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Veteran jockey Rocco hopes to resurrect career at Suffolk
EAST BOSTON, Mass. − Joe Rocco Sr. knows his way around every racetrack up and down the East Coast, but he is having a tough time finding the winner's circle at Suffolk Downs.
A journeyman jockey, Rocco has been on the racetrack since the mid-1970s, when his father pulled him out of school at 16 to work in Allen Jerkens's barn at Belmont Park. Now 51 and fighting back from the latest in a laundry list of injuries, he has moved his tack to the sole surviving Thoroughbred track in New England, resolved to resurrect his career, even if it means riding cheap claimers in short fields for bottom-of-the-barrel purses.
"It's been slow. I've only won two races," he said. "I'm not riding the quality of horses that I thought I would. I was hoping to get in with the top outfits, but it's hard working your way in."
Rocco estimates he has won almost 200 stakes races in his career. He notched the first of his 3,711 wins in 1979 and had 27,966 starts through Monday's races, with his mounts earning $54,753,388. But he couldn't stay at Delaware Park, where he once was a sought-after rider, nor could he compete any longer at other tracks in the Mid-Atlantic region. His business evaporated last year, when a broken elbow and punctured lung suffered in a vicious spill knocked him out of action for six months. So he headed north, where the quality of racing has gone south.
"I was supposed to be here two weeks before the meet started [May 21], but the doctors wouldn't release me," he said. "I don't need the practice of riding 20-1 shots, but I don't turn down nobody. I'm going to stick it out here. Where else am I going to go?
"I'm looking for a fresh start," he said. "I am not ready to retire. I don't feel 51. I've been hurt so much, but I know how to ride, and I can ride through the pain. The doctors have said that I might want to find another profession, but this is what I do. I still have the passion, and it's really important to me to get to 4,000 wins. If I hadn't been hurt so much, I'd have over 6,000 wins by now."
The jockey colony at Suffolk is full, with riders of all ages and abilities trying to climb the standings while fighting for their share of about $103,000 in daily purses during three days of live racing per week. There are about 750 horses on the backside, but not all are ready to run, so the cards average 8.5 races per day with 7.1 horses in each field. There are no stakes races scheduled.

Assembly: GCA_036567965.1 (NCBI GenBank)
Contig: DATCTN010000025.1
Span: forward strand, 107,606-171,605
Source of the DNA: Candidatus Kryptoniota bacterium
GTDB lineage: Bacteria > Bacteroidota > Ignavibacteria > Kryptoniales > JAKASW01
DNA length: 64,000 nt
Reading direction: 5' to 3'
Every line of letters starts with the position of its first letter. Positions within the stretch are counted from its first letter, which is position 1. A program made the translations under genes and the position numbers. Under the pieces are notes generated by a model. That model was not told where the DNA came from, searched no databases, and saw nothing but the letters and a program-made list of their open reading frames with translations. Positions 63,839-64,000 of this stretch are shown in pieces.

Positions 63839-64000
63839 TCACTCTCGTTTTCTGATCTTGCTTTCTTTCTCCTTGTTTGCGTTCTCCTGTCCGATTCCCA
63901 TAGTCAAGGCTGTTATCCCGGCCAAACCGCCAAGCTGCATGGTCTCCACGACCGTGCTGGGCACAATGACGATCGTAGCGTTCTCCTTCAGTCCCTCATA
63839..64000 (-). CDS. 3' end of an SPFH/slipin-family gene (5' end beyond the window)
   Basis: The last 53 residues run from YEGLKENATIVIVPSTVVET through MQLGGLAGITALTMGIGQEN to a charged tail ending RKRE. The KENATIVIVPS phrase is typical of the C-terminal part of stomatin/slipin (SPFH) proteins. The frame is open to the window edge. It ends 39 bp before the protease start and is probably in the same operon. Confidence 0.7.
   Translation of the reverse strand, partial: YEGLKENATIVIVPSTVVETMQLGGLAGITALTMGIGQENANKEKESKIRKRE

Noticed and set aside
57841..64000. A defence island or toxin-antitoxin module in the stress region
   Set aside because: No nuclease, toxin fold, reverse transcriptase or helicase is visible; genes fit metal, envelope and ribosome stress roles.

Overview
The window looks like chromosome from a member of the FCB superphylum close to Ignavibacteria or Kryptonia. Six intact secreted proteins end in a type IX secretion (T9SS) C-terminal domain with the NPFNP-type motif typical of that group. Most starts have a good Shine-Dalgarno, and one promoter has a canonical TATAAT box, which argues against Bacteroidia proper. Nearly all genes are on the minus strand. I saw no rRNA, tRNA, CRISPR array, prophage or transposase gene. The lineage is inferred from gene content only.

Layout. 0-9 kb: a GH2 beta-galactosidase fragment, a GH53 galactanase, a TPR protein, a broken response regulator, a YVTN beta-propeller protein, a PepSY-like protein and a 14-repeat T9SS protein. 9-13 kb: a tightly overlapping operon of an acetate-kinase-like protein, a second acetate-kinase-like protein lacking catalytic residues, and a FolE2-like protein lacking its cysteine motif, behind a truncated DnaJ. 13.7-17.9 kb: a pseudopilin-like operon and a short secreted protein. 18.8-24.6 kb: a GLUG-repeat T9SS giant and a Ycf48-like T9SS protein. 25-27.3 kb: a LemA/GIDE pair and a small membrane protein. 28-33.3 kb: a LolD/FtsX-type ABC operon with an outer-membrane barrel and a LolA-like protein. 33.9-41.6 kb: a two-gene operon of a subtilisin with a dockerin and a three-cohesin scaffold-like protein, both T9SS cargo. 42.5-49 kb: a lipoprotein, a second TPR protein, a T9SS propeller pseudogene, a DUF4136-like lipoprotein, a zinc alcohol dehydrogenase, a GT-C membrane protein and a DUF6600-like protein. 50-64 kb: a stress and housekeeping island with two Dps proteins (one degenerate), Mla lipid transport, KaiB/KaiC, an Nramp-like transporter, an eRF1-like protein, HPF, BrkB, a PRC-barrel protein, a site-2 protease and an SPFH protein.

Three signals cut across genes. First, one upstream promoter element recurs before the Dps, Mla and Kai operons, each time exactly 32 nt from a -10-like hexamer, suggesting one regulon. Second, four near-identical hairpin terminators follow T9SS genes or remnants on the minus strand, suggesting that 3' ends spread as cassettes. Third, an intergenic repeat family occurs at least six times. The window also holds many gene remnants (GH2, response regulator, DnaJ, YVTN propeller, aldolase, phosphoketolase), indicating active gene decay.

Rocco is the oldest rider in the room almost every day, but he is still the newcomer. Through Monday, he had made only 58 starts at the meet, with 12 seconds and 11 thirds to go along with his two wins. His mounts had earned only $60,702.
"Joe is one hell of a rider," said Tammi Piermarini, who at age 43 tops the jockey standings at Suffolk. "He's one of the top riders here. But with only about 600 horses and three days of racing, there just isn't enough to go around. It's really tough for a new person to break in. Everyone knows who he is, but they don't know him yet."
New England racing is insular and provincial. It is where jockeys double as exercise riders, trading free morning labor for the chance to get a leg up in the afternoon from trainers who don't like change. Although the welcome wagon is stuck in neutral, Rocco is trying to make friends fast.
"I'm here every morning getting on horses for trainers," he said. "Sometimes I get on nine or 10, although it's tough to do that and then ride that same afternoon. I'm fit, and I'm not afraid to work. It keeps me light without having to kill myself in the sweat box. I'm going to keep banging, keep working, and keep fighting."
That's the only way he knows, and this is the only life his family knows. The Rocco roots run deep on the racetrack. Rocco's wife, Debora, is the daughter of Baden Hughes, a recently retired trainer who once worked for Sunny Jim Fitzsimmons. Debora worked in her dad's barn in the mornings and was out on the track as a pony girl in the afternoons. She also trained a string of horses until the four Rocco kids − Joe Jr., Tiffany, Courtney, and Brittany − came along: Joe Jr. is a rider based at Delaware Park and is married to Jamie Auterburn Rocco, a trainer at Delaware. Tiffany is the wife of Jed Doro, the assistant racing secretary at the track. Courtney is married to Yamil Rosario, who rides these days at Thistledown. And Brittany is the girlfriend of Gabriel Saez, a Delaware-based jockey.